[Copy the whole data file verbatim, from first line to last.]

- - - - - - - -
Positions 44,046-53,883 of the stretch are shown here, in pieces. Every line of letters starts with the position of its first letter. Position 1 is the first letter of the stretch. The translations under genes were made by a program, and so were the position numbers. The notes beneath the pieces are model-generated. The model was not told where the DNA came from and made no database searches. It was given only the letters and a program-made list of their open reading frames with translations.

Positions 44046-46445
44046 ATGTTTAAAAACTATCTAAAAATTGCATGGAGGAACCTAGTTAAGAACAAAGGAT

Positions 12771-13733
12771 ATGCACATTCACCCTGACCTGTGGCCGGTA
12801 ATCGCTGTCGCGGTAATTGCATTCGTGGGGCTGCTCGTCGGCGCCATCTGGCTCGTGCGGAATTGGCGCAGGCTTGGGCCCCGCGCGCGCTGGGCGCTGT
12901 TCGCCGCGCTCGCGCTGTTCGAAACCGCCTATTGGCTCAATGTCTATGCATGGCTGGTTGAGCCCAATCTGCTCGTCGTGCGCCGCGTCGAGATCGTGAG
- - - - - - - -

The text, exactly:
Positions 44,046-53,883 of the stretch are shown here, in pieces. Every line of letters starts with the position of its first letter. Position 1 is the first letter of the stretch. The translations under genes were made by a program, and so were the position numbers. The notes beneath the pieces are model-generated. The model was not told where the DNA came from and made no database searches. It was given only the letters and a program-made list of their open reading frames with translations.

Positions 44046-46445
44046 ATGTTTAAAAACTATCTAAAAATTGCATGGAGGAACCTAGTTAAGAACAAAGGAT

Positions 12771-13733
12771 ATGCACATTCACCCTGACCTGTGGCCGGTA
12801 ATCGCTGTCGCGGTAATTGCATTCGTGGGGCTGCTCGTCGGCGCCATCTGGCTCGTGCGGAATTGGCGCAGGCTTGGGCCCCGCGCGCGCTGGGCGCTGT
12901 TCGCCGCGCTCGCGCTGTTCGAAACCGCCTATTGGCTCAATGTCTATGCATGGCTGGTTGAGCCCAATCTGCTCGTCGTGCGCCGCGTCGAGATCGTGAG